Jesus Camp (2006): United States – directed by Heidi Ewing and Rachel Grady
Rated PG-13 by the MPAA – contains mature themes and scary people
Not many films, especially documentaries, have provoked as strong a reaction as Jesus Camp. The film is rather controversial, as it practically shows a group of young Christian Jihadists. It concerns a right wing group of fundamentalist Evangelical Christians who are raising their children to fight a war against the devil and culture. This is where the reviewing gets tricky. Do I talk about the film and the people it presents, or do I look at the theology and ideas presented by the folks in the movie?
First, a brief snapshot of the film. It follows Becky Fischer as she leads a group of kids through a Jesus Camp that she holds in North Dakota every year. She explains some of her reasoning for why she teaches them what she does and why it’s so essential. She explains how she uses the kids to put beliefs in them so they can be an army ready to combat the evils in modern America.
Balancing this rather extreme view is a moderate talk show host (Mike Papantonio). He’s a Christian born and raised, but holds much more reasonable views on just about everything. He can’t understand how these fundamentals hold true to what they profess and how they can organize an army to mold the nation into what they want it to be. His brief clips are a welcome relief from the fire-breathing rhetoric of Becky.
And that’s really what it is: rhetoric. These kids hear words and phrases and are told they’re supposed to repeat them, and then inject them into conversation as if they know what they’re talking about. Much of the time I suspect they have no clue what’s happening. The kids are the most frightening aspect of the film. They are cute and normal, except they come off as Jesus robots. They’ve been programmed to say and do certain things, and they comply readily. It’s very frightening.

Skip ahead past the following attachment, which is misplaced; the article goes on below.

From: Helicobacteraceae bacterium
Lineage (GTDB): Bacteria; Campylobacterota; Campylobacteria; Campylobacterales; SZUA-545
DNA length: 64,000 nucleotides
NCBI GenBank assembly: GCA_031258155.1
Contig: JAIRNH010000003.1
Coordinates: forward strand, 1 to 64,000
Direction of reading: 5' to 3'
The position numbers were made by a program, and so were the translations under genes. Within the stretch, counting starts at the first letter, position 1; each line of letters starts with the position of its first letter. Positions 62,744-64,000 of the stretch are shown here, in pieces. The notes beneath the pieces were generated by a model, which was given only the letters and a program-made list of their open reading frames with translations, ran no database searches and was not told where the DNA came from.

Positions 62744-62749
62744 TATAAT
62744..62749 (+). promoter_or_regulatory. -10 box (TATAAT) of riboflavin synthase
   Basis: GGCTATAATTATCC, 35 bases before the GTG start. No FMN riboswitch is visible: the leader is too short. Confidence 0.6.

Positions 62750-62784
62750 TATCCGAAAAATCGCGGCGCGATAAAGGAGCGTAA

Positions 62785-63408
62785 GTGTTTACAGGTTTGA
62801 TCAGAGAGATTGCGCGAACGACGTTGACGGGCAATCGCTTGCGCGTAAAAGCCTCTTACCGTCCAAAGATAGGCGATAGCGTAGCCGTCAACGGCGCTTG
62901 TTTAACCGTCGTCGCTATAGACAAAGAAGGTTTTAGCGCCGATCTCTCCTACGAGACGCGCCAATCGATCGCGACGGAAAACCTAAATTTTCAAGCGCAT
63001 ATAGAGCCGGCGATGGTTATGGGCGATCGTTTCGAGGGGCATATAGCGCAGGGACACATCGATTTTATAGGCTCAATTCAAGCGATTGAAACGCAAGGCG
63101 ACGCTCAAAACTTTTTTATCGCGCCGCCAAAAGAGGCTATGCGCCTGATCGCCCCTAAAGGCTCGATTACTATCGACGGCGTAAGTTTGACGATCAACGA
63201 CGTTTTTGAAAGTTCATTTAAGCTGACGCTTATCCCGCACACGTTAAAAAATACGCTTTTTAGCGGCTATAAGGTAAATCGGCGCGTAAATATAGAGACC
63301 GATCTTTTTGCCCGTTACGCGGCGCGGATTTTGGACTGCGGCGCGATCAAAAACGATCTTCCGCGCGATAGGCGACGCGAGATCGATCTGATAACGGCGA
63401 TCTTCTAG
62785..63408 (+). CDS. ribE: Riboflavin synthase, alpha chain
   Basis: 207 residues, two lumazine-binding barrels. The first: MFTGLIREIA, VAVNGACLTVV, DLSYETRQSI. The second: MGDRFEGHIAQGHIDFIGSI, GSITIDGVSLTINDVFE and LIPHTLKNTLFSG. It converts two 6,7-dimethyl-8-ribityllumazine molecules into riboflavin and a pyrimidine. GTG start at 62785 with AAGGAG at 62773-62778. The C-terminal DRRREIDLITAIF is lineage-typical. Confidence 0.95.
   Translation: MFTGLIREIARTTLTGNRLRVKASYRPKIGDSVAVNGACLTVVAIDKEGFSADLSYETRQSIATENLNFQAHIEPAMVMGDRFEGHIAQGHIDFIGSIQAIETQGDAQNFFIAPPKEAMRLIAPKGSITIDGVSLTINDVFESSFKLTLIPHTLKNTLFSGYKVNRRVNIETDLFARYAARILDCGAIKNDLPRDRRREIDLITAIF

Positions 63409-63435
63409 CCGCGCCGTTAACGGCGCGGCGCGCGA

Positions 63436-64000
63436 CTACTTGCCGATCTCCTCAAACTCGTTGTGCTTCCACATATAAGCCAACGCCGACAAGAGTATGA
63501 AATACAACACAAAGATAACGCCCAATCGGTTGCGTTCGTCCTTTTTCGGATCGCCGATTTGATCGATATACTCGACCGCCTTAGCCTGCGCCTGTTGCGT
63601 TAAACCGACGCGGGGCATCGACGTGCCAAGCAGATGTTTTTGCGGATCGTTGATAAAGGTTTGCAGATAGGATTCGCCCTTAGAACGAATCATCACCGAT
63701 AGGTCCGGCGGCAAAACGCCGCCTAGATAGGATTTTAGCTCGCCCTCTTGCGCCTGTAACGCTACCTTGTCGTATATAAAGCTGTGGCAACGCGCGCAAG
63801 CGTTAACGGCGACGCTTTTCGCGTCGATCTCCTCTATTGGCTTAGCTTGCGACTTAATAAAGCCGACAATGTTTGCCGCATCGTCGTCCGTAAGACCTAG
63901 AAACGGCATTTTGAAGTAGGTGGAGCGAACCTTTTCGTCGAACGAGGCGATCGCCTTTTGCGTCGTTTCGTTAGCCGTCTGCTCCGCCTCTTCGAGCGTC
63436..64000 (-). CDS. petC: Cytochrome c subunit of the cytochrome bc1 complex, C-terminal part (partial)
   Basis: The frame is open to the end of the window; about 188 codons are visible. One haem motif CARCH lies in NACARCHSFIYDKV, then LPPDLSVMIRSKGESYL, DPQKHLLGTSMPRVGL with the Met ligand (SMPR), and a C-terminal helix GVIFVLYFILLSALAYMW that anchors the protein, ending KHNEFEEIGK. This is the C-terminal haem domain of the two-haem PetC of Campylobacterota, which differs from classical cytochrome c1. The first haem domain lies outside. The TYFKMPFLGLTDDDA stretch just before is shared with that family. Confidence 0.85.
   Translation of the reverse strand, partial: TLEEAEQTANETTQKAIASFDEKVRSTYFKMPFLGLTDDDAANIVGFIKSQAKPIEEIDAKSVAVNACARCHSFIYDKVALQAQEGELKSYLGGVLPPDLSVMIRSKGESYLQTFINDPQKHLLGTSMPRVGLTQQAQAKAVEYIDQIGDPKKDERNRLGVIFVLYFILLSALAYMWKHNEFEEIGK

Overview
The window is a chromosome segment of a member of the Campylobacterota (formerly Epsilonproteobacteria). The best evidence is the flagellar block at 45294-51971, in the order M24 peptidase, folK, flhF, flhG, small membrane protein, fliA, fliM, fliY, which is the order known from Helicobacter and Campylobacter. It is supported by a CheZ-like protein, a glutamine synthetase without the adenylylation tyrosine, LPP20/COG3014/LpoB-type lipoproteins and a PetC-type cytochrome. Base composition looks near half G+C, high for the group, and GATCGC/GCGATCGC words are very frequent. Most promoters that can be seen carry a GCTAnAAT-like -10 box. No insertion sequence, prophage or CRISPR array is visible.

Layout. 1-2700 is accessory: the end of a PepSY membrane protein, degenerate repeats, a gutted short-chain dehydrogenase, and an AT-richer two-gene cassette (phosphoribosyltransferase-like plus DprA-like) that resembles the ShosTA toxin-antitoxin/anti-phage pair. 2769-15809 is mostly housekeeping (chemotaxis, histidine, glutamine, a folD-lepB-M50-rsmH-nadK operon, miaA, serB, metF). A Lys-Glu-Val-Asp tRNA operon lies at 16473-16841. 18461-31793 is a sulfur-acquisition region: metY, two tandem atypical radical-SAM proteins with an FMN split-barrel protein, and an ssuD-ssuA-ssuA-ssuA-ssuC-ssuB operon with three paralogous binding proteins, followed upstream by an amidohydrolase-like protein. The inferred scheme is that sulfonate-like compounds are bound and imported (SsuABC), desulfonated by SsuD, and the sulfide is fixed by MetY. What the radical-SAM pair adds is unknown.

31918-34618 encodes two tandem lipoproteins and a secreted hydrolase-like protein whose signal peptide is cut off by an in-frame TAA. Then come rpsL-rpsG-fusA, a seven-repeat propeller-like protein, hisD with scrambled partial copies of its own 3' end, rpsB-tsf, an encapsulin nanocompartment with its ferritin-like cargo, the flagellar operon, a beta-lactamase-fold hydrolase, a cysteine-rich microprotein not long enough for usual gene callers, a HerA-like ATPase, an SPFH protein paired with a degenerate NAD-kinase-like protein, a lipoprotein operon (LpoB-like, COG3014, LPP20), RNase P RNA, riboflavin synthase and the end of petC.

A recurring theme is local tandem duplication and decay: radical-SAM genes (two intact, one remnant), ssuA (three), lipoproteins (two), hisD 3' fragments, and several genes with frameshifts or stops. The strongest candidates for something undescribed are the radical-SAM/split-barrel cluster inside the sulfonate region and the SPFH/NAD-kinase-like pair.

It is also interesting to note the timeliness of the film. Released in 2006, it comes just after the conservative right won Bush his second term. In fact, the film shows how the fundamentalists idolize Bush and view him as an ordained prophet of God. That is also pretty scary. In addition, there is talk of how, when mobilized, this fundamental block can sway any election it wants. After last November’s election the whole landscape has changed. Also interesting is how the film shows Ted Haggard. Here he’s still the leader of a 30 million person organization, a man in such a place that he meets with Bush’s advisory team weekly. Now he’s been disgraced beyond almost all measure. In fact, one of the first words out of his mouth in the film is “homosexuality.”
The film is interesting for a number of reasons. The context has changed with the passage of a few years, and that alone is intriguing. The subject matter is very interesting. The directing and style is mostly fine, though they use multiple cameras for various scenes and it gives the impression that those scenes are almost staged. Regardless, Jesus Camp is an entertaining and enraging movie, but short enough to be bearable. It certainly does not cast a kindly light on Christian extremists, but people with rational thought ought to be able to discern its intentions.